Wonder Woman lost her cover feature in Sensation Comics as of this issue (#107)...
...when the book was retitled Sensation Mystery, and featured "mysteries" like this one!
In 1952, horror comics became the "hot" genre, with most comics publishers going "all in" to see who could be the goriest!
DC, though, tried to stay relatively innocuous, refusing to go for the gore.
While their sales didn't skyrocket as many other publishers' did, they managed to stay below the radar during the whole "Seduction of the Innocent" mania.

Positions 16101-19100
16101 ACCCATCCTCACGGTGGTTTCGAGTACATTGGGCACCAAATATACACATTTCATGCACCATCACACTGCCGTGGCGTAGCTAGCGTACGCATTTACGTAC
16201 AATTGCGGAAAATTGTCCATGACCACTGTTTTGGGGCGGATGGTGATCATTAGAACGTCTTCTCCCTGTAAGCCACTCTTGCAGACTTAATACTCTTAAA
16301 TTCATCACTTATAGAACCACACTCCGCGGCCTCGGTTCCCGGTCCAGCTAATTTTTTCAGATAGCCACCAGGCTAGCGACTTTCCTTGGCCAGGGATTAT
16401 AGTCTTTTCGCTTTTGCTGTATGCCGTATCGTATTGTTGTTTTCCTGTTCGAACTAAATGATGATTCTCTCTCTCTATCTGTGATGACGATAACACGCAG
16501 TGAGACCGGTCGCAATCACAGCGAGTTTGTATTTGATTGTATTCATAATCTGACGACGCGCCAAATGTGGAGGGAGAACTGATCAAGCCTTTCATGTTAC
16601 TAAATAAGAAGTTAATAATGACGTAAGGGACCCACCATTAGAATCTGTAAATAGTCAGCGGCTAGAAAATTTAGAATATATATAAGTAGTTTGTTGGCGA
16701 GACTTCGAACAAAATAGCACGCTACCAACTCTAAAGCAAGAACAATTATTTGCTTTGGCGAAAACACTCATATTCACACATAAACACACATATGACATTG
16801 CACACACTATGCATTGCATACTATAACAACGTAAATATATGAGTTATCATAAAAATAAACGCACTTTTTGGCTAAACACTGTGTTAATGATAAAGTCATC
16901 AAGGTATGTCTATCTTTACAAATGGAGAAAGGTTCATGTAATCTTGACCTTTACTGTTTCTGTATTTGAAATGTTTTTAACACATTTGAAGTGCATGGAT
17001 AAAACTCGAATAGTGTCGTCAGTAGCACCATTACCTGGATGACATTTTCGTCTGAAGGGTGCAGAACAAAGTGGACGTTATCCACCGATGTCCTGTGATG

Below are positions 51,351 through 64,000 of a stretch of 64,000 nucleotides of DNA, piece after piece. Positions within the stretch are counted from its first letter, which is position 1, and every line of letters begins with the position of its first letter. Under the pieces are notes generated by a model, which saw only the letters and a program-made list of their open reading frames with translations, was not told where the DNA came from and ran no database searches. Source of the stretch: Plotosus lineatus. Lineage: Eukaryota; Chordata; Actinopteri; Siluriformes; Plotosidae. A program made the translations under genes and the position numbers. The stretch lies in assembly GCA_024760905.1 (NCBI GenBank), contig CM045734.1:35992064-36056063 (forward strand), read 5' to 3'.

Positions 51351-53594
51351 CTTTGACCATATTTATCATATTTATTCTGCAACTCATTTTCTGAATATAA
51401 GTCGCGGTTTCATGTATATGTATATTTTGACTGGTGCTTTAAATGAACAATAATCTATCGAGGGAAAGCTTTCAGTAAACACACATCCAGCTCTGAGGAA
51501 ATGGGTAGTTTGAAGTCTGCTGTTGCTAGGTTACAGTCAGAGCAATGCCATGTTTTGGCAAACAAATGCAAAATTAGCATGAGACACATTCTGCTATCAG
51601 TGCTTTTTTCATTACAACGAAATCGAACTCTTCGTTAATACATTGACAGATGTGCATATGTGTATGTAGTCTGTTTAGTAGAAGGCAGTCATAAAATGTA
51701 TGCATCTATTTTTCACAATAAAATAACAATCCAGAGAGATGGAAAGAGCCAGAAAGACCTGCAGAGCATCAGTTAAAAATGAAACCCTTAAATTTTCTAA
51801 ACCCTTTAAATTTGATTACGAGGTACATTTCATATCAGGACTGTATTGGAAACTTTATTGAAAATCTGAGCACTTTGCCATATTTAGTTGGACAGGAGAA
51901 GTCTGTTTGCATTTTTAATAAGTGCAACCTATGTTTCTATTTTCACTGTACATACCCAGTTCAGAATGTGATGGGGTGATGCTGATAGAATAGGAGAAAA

And, it certainly made reprinting any of the material produced during this period a breeze after the Comics Code was imposed!
This John Broome-written, Carmine Infantino-penciled, and Frank Giacoia-inked tale was typical of DC's output during this period.
(Some say Sy Barry inked it, but expert art identifier Martin O'Hearn thinks it's Giacoia, and I agree with him.)
Straightforward, logical, and effectively-told, it's almost a template for the various stories the anthology would carry until the book's cancellation a year later with #116.
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